Eliminating Gender Defining Dress Codes in the Workplace

23/05/2016 11:50

Employers should not be imposing dress codes that are sexualised in nature or which force women to wear feminine attire. People should only have a required uniform if it directly relates to their job. For example, a doctor may be required to wear scrubs, or a factory worker could be required to wear certain safety attire.

Recently, the Price Waterhouse Cooper case of a woman being forced to wear heels to work caused an outrage in the media. Prior to this, the most disturbing cases I had heard of emerged from Hooters, the American chain of restaurants that requires the waitresses to dress in provocative, skimpy outfits. The one that resembled the PWC heels case most closely was the case of a Hooters waitress who experienced weight discrimination by her employer. She sued for wrongful dismissal because she had been fired for gaining weight.

Similar to the PWC case, in which the employer claimed that the women were encouraged to wear heels in order to maintain the professional tone of the companies hiring them, the Hooters executives made similar claims. Hooters claimed that an appearance standard was crucial for the waitresses work at the restaurant chain.

What is the fundamental issue in both of these cases? The women are being forced to wear certain outfits to work because their employers are claiming that the dress code directly relates to their job requirements. I would argue, however, that in both cases, the women's outfits are not relevant to their functions as secretaries or waitresses.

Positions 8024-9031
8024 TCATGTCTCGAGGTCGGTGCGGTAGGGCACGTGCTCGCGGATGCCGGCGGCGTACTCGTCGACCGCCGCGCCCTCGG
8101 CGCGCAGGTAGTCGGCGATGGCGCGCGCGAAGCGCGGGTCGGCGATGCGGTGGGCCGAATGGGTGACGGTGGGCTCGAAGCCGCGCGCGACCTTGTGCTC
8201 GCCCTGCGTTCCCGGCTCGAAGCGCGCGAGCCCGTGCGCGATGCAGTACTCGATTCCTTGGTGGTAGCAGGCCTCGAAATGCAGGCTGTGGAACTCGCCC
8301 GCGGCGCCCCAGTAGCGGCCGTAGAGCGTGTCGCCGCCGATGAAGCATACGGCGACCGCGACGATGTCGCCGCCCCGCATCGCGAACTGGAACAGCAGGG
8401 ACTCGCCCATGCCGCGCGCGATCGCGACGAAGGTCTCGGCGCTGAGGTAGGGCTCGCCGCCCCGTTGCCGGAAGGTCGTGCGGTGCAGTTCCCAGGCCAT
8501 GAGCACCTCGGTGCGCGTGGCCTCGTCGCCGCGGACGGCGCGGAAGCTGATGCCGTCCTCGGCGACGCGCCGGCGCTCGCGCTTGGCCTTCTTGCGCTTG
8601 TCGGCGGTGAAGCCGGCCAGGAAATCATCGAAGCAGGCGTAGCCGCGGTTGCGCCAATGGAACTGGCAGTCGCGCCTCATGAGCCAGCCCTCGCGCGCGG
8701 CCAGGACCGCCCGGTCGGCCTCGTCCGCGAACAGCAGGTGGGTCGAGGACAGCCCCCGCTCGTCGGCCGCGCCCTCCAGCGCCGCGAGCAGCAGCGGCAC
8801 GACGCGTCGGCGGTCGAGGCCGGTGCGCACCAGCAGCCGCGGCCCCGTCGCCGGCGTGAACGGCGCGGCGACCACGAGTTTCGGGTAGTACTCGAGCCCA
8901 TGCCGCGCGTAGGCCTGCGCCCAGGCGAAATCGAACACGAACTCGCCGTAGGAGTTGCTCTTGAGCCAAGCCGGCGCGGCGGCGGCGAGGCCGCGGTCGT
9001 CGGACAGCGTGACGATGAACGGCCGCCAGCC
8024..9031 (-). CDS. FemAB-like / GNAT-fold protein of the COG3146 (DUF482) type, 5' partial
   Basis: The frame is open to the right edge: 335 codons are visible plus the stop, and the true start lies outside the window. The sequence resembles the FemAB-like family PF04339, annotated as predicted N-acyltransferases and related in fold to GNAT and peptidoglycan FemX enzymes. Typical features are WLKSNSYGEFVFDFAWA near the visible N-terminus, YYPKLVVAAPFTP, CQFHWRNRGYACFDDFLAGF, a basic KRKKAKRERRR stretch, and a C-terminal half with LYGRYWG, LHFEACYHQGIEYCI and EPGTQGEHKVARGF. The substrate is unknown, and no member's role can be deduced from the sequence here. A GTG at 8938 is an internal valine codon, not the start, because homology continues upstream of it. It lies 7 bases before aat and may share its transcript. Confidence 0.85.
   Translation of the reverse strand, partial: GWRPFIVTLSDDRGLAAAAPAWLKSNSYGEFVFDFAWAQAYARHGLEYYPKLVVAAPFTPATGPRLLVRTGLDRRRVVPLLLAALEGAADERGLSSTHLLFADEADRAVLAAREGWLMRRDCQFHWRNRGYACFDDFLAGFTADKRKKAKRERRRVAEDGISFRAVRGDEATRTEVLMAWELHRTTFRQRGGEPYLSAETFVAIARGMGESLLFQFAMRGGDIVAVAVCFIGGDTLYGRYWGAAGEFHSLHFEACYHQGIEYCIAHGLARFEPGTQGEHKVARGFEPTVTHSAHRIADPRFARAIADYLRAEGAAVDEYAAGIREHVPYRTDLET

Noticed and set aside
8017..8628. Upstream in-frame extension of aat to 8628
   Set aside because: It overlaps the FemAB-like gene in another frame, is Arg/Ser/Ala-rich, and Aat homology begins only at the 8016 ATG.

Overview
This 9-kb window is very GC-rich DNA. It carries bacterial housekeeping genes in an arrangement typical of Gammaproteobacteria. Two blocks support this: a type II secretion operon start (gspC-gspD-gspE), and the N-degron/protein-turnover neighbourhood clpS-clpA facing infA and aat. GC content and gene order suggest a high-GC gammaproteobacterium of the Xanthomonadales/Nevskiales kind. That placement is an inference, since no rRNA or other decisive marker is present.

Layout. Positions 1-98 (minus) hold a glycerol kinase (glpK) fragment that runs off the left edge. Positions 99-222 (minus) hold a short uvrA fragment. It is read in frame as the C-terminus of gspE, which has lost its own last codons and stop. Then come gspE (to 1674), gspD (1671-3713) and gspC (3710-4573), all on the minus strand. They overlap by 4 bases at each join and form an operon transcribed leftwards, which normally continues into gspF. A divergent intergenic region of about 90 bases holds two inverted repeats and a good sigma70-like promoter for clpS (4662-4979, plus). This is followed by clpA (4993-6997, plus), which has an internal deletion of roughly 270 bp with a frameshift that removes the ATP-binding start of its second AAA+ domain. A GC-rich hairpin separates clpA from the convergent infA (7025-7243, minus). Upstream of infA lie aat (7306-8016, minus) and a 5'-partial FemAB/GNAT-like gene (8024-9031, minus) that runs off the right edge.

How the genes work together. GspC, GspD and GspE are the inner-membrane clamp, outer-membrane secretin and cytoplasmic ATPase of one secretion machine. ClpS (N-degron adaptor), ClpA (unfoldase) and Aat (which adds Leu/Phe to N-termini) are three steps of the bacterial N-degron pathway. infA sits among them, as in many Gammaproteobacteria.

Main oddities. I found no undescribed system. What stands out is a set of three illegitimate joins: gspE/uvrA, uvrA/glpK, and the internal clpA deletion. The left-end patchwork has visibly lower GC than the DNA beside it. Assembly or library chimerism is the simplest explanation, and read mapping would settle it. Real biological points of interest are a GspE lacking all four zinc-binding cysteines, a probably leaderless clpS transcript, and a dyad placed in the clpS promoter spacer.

We need to eliminate dress codes that are being imposed by employers to emphasize gender differences because they directly contradict the progress we have made with gender equality in the workplace. My point of view is that people should have the freedom to dress however they desire. Employers should be able to provide guidelines for workplace attire, but they should not be able to impose gender specific rules on their staff.

In the future, the progress for women in the workplace will be stymied by these type of dress codes. We should eliminate all requirements that relate to sexualising women further, which includes makeup, jewelry, skirts and high heels. I hope that women can come together and fight against this discrimination. We need to recognise the damage caused by imposing rules that require women to accentuate their gender.

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